Mediterranean cuisine for every day

Almira – Aλμύρα – Tamarix gallica

11 comments Jun 3rd, 2010 | By | Category: Recipes, Salads and Dressings

One can find a lot of Almira these days in Greece. The plant grows along the Mediterranean coast. Almira is found a lot in France as well. The bush or small tree grows near the shore. It can handle salt water well. This is obvious out of the Greek name which means “salty”.

is served like Chorta, fairly plain. Is is just being cooked and then served with salt, pepper and oil as a cold salad. The taste is difficult to describe. It has a nutty flavor and maintains a crunch when cooked properly.

Preparation time: 10 minutes

difficulty: easy


  • Almira
  • some olive oil
  • lemon
  • Salt and pepper


Bring water to boil in a pot. add the Almira and let it cook for 10 minutes. The plant should not get too soft. Drain and let it cool down. Add some Lemon, olive oil, salt an pepper and serve.


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  1. I’d love to taste that!



  2. Seems perfect! Do you think the flavour can be similar with the samphire flavour??

  3. Wow! This is interesting. I’m trying to think if I’ve ever had this while living in Greece. I bet it would be great for hangovers!

  4. Tobias, I think I’ve seen this stuff on the beaches in Halkidiki…will try boiling and eating some!

  5. How cool! I have never seen this in Lebanon; I wonder if it grows there but is not used much? I’d love a taste of it.

  6. So eay to make byt so flavoufull, i remember seeing a food programm from UK and that cook was also collecting this from the shore.

  7. I don’t recall ever having these horta either. I can imagine they have a uniqe taste and make for a wonderful salad.

  8. I’ve been wanting to make a beer with tamarix (I’m trying to start an ancient beer series), but I’m not sure what part of the plant to use. Any suggestions? I’m told has a generally salty flavor, what would be a better description (besides nutty)? Does it have any characteristics of juniper? Thanks for any help.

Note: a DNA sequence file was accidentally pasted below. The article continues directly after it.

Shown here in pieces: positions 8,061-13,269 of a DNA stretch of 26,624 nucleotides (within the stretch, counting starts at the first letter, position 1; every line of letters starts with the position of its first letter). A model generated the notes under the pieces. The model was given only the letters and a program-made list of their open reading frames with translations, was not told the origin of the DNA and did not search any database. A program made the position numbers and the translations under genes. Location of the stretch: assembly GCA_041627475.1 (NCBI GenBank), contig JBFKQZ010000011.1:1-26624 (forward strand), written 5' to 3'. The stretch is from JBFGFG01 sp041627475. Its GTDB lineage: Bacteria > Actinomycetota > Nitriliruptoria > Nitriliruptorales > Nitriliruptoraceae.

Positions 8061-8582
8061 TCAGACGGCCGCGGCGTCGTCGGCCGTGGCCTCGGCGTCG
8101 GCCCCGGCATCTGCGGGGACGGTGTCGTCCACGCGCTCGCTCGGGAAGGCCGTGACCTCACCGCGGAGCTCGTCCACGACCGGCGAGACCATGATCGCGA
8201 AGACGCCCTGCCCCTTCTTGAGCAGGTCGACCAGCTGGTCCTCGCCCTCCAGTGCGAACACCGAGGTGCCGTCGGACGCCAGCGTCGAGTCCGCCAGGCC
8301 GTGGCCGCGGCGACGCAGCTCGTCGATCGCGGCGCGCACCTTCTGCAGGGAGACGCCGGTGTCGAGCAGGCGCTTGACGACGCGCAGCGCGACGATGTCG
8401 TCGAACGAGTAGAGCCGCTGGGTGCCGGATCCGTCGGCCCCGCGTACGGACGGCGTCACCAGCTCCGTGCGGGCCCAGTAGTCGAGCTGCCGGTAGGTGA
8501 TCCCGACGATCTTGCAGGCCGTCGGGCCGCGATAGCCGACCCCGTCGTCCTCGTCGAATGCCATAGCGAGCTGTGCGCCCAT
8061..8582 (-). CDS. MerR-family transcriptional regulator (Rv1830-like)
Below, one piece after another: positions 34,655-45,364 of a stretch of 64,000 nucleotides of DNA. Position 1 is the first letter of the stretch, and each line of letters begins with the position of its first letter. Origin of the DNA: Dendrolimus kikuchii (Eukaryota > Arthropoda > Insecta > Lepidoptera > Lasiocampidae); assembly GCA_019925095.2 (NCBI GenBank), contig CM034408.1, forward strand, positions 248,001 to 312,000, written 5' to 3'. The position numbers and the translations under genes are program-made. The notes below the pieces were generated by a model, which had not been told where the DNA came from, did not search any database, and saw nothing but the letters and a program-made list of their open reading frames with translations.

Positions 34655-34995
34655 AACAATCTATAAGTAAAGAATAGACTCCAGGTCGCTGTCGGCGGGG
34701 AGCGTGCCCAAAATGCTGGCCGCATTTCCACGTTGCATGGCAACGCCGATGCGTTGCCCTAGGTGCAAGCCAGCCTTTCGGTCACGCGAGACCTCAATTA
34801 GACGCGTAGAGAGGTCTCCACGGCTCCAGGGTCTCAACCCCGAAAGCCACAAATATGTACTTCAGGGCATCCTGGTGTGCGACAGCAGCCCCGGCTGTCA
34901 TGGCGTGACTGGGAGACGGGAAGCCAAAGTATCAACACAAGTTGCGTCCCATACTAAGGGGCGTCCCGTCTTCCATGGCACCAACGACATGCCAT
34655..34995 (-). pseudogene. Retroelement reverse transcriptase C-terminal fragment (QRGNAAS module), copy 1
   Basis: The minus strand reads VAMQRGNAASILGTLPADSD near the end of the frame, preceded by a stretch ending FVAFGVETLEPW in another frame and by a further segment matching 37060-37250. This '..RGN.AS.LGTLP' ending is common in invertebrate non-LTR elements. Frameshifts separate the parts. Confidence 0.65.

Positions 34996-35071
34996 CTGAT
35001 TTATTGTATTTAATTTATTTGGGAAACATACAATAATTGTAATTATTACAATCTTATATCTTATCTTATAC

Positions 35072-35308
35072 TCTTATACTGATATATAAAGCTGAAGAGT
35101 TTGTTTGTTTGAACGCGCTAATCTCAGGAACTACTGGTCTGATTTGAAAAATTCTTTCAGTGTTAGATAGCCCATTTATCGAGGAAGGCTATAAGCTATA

9. I would not say that it has any resemblance with juniper in taste. it is a bit salty, for sure. I would try the part you see on the photo. The roots I would not use. Sounds like an interesting project you have there.

  10. Hi Tobias,
    I finally got some tamarisk for making beer. I have enough for two batches and was wondering if it will freeze ok, or if I should just use as much as I can fresh. Thanks.

  11. hey tobias! i just collected some almira at the beach here in methoni peloponnese and was told that it is crithmum just figured out it’s not. i actually collected both just to be sure and am super stoked because both are edible. but here’s my problem…almira isn’t Tamarix gallica??? or is it in the family because when i pull it up it’s a big bush/tree with pink flower and almira makes yellow flowers and looks nothing like this other plant? please help me because i really want to read about this plant and the proper way to preserve it. a friend made it in vinegar and it’s really nice! so let the castle today with capers, crithmum maritimum and ?


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